The browser screen for choosing the network
The browser screen for choosing the network

Click the ConfigureWiFi button. It will show you the available networks:

List of available networks
List of available networks

Choose the SSID of your network:

Choose your network
Choose your network

Enter your network password and click the save button:

Enter the password
Enter the password

The response of the board
The response of the board

The ESP32 module keeps the access parameters memorized even if you turn it off, it will remember them on restart and it will reconnect automatically without having to repeat this procedure. Only if you reset it by uncommenting this line

// wm.resetSettings();

it will lose the connection parameters.

Please note: the device can memorize only one network. If you later connect it to another network, it will forget the previous network settings.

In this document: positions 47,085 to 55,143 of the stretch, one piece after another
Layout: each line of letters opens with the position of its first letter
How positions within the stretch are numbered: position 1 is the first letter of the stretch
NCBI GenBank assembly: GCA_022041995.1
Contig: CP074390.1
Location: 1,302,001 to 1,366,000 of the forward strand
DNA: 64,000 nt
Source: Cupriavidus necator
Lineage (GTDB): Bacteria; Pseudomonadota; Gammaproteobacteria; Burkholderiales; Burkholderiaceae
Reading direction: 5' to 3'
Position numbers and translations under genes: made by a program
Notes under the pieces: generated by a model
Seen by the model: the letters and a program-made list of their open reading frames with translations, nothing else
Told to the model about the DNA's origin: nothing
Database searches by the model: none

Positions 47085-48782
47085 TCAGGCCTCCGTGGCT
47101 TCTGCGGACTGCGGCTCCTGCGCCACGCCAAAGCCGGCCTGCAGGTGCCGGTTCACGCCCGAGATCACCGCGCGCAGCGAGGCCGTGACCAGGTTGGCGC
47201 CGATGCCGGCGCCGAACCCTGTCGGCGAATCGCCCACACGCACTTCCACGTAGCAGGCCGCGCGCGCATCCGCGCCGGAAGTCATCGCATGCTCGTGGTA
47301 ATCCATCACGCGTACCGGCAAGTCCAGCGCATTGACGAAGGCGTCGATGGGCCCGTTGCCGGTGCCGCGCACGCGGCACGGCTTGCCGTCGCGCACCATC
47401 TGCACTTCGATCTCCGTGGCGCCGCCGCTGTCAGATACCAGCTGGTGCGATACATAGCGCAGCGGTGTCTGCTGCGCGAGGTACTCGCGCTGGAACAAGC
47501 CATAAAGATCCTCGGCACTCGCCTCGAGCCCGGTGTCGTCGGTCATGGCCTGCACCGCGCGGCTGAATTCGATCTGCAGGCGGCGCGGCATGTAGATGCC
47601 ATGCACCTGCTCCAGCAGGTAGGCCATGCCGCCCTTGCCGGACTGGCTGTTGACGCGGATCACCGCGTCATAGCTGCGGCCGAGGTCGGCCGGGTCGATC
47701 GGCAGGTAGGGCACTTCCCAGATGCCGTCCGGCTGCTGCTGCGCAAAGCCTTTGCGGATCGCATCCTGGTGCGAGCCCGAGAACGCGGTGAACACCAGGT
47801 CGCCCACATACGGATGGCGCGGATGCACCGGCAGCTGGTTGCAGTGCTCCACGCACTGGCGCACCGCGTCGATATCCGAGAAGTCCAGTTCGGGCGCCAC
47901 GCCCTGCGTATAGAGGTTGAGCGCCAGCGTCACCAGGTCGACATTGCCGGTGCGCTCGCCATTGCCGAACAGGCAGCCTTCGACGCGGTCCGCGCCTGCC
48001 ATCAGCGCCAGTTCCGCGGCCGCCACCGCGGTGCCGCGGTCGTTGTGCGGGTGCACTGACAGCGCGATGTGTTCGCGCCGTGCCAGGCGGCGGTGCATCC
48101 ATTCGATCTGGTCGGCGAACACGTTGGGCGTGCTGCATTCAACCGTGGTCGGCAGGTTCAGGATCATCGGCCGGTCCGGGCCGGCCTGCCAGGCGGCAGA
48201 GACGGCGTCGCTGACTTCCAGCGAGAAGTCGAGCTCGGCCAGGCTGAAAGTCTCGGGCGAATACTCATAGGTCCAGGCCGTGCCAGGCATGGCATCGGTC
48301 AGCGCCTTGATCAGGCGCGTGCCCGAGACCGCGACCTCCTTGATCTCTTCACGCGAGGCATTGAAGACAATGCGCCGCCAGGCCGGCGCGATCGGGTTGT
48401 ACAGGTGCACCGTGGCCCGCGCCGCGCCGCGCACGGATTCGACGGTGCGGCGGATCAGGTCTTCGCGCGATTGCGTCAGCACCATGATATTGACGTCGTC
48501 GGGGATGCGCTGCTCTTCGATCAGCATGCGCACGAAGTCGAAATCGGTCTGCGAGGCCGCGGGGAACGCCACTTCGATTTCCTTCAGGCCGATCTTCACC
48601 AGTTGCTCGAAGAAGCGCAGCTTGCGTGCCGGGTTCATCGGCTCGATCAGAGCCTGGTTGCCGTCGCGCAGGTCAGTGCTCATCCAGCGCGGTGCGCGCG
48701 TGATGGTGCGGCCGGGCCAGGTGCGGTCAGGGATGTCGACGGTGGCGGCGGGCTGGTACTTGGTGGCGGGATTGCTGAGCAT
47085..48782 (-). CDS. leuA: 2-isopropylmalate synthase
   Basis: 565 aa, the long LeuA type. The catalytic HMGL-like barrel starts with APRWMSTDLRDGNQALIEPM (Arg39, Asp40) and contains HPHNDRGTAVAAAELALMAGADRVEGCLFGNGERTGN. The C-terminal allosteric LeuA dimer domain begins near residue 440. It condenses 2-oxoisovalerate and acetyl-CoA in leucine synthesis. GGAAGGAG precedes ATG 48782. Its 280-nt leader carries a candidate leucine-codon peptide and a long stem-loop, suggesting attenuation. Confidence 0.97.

Raspberry setting up

In order to install the Django application, whose task is to collect and save the data transmitted by the ESP32 in the database and show them on the dashboard, on the Raspberry it is necessary to take some preliminary steps and install some software.

Let’s start right away with installing the operating system.

The chosen operating system is a distribution made to work on all types of Raspberry, even the most dated ones. As already specified elsewhere, the tests were done on a Raspberry Pi 1 Model B and on a Raspberry PI 3 Model B.

If the Raspberry doesn’t have a native wireless connection, you can use a WiFi dongle to plug into one of its USB sockets.

Let’s download and install the operating system on the SD card